THE United Learning Trust (ULT), a schools group with a "broadly
Christian ethos", which includes private and state schools, was
praised as an exemplar of co-operation between the state and
maintained sector by the Shadow Education Secretary, Dr Tristram
Hunt, last week.
Speaking at the ULT's Walthamstow Academy, in east London, Dr
Hunt said that new regulations introduced by the next Labour
government would require all private schools to form "hard-edged"
partnerships with state schools.
Private schools would be ex- pected, "as a bare minimum", to
lend specialist teachers to state schools, and provide expertise to
help disadvantaged state-school pupils get into top
Under Labour, the current business-rate tax relief given to
private schools would be con-ditional on passing new Schools
ULT runs 13 independent schools and 38 academies. The group's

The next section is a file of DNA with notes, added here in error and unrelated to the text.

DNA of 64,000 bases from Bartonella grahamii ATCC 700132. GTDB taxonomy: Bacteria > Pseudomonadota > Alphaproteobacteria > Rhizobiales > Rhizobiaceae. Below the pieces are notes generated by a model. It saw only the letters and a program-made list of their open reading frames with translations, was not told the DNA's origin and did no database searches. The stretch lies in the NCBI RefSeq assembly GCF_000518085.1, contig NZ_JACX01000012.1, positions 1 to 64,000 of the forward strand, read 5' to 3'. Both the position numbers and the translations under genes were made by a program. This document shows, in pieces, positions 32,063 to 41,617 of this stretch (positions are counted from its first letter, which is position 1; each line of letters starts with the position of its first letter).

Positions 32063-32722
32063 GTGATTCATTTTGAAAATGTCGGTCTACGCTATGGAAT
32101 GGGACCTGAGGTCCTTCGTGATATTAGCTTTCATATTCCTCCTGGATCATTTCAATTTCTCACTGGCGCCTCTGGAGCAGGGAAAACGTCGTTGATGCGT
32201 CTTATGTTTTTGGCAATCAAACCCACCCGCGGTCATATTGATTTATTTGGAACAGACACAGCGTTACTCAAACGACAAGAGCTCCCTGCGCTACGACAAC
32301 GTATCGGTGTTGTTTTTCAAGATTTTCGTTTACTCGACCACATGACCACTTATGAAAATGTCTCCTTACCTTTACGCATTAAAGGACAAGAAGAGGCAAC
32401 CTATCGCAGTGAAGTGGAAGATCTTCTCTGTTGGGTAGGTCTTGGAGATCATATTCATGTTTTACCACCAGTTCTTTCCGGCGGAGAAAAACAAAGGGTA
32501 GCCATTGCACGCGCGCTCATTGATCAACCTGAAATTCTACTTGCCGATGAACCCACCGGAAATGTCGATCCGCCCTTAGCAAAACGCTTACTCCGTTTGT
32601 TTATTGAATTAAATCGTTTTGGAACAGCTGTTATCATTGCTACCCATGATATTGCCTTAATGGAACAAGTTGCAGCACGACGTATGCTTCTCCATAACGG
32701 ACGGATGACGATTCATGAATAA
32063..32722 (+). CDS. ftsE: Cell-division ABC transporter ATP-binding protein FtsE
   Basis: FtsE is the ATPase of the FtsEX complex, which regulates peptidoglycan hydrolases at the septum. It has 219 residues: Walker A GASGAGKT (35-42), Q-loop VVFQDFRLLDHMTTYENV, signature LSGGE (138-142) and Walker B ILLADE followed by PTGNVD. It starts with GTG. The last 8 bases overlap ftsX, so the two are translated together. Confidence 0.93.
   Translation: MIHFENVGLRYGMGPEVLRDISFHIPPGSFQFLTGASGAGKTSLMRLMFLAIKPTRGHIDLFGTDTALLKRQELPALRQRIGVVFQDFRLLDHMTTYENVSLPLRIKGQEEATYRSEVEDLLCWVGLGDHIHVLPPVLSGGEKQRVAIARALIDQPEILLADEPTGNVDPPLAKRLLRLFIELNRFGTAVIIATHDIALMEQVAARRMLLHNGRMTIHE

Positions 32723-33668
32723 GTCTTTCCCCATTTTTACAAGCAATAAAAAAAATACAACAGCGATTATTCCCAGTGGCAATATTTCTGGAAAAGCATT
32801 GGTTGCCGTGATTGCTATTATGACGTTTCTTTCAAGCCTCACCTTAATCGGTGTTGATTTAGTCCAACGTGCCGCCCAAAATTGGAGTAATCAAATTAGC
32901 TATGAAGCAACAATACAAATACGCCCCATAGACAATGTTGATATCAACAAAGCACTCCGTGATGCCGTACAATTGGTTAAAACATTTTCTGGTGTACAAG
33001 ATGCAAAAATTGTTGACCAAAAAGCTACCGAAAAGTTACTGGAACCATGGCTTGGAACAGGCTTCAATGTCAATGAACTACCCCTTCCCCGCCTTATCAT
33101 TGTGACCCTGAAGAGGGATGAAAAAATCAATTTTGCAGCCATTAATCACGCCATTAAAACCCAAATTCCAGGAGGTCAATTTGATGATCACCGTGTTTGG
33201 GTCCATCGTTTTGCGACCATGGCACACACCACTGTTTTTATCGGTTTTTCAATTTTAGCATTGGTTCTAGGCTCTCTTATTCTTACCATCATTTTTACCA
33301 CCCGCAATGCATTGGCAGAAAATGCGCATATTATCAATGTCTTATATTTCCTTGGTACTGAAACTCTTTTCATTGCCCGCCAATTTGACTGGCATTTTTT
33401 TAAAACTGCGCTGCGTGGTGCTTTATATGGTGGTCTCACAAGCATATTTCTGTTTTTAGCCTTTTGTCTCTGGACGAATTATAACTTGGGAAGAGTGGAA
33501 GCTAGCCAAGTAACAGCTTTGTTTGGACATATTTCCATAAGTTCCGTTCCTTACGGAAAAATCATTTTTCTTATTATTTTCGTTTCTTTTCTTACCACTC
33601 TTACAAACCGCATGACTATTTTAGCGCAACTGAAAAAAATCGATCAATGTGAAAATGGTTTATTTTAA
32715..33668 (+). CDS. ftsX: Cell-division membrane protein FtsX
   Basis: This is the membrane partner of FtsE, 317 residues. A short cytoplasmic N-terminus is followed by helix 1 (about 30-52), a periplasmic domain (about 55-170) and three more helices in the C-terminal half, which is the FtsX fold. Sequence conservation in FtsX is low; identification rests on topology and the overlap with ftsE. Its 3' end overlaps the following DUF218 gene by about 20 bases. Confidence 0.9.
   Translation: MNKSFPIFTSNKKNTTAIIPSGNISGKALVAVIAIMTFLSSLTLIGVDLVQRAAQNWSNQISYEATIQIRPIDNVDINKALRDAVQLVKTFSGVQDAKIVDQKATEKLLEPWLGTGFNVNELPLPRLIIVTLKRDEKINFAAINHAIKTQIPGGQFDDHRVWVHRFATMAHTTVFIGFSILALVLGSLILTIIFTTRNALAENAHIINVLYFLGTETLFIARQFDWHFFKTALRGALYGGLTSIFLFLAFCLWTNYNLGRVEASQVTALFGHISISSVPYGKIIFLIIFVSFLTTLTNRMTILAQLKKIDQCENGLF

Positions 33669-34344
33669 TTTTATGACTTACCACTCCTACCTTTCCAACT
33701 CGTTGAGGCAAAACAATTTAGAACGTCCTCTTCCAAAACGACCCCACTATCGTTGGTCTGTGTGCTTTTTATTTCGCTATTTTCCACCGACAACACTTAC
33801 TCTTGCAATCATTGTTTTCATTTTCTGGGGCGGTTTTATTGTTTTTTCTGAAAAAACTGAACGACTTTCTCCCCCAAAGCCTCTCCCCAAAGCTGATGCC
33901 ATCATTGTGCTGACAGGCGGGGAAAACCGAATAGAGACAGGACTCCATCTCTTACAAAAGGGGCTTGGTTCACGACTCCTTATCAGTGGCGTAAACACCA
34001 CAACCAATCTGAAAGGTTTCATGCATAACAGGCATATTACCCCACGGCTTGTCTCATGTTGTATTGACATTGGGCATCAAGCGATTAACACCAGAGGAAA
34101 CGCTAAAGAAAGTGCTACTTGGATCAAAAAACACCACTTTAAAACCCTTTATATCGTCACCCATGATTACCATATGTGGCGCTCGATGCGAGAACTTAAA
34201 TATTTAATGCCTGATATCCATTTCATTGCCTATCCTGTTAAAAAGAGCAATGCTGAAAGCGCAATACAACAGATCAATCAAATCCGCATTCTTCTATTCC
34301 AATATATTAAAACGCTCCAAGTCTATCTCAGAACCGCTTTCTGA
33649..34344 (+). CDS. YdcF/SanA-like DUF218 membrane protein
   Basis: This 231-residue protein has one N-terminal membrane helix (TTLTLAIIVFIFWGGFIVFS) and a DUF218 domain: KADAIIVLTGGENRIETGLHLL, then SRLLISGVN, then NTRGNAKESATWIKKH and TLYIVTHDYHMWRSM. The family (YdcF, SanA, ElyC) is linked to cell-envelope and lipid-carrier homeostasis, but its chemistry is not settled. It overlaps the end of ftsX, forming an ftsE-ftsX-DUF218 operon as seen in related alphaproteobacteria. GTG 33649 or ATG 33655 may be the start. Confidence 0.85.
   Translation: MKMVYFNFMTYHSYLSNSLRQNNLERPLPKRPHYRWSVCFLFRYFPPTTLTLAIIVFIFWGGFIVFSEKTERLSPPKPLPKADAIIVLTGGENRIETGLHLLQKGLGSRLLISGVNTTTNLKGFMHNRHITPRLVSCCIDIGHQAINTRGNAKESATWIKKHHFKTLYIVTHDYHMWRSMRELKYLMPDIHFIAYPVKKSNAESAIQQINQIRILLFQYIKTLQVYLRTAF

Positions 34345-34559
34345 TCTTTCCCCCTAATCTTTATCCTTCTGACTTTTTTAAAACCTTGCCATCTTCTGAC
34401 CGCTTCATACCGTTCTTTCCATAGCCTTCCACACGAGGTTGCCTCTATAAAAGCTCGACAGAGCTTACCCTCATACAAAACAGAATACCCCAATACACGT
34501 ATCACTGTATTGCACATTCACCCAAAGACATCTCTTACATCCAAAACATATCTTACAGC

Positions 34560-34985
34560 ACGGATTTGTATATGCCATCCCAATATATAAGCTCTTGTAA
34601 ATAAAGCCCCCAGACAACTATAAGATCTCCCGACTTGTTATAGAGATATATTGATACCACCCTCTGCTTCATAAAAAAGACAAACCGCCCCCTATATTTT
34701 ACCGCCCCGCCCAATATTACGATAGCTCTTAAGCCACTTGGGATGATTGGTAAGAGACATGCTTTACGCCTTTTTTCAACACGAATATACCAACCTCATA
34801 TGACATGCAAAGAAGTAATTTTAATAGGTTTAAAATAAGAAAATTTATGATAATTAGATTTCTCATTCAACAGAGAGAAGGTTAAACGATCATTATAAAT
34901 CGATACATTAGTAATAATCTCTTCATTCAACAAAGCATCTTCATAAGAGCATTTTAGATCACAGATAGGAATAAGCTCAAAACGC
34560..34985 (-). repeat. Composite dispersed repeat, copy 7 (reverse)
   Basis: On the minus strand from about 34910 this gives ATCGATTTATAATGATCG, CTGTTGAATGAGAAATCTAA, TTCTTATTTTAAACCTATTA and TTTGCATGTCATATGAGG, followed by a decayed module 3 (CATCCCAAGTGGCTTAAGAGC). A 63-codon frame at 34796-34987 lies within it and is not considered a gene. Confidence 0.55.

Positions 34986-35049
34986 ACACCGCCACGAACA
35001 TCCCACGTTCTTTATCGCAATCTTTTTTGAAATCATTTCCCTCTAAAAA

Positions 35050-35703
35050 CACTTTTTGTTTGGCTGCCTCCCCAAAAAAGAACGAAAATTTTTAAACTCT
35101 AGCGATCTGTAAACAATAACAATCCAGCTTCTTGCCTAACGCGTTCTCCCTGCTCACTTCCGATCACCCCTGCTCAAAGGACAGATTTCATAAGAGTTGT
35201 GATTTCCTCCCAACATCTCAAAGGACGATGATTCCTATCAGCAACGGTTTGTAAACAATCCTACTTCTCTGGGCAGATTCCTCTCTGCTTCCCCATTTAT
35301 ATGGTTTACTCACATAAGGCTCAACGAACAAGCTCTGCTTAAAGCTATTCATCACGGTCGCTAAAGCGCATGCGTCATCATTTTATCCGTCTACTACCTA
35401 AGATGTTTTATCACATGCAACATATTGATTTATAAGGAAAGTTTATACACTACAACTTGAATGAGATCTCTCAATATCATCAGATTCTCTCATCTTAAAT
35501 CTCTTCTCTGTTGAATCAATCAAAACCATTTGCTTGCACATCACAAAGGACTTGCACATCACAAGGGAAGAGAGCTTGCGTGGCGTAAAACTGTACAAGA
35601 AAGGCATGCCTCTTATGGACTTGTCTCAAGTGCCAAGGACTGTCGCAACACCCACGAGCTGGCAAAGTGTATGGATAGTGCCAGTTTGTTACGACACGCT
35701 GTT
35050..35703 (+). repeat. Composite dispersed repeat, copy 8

private schools are run by the United Church Schools Trust,
formerly the Church Schools Company, and the academies are
sponsored by a separate trust, United Learning.
"One only has to look at ULT's partnership to see the
potential," Dr Hunt said. "Teacher development, shared cultural and
sporting experiences, support to improve access to top universities
- joint programmes have been developed that reach across this
divide, bringing benefits to both."
The second largest schools charity involved with private and
maintained schools is the C of E Woodard Corporation. Over the past
two decades, it has pioneered co-operation between its 16
incorporated independent schools, 16 maintained schools, and five
Many of Dr Hunt's proposals are already in place, the Senior
Provost, the Revd Brendan Clover, said this week. "This sharing of
good practice improves the educational experience of all our young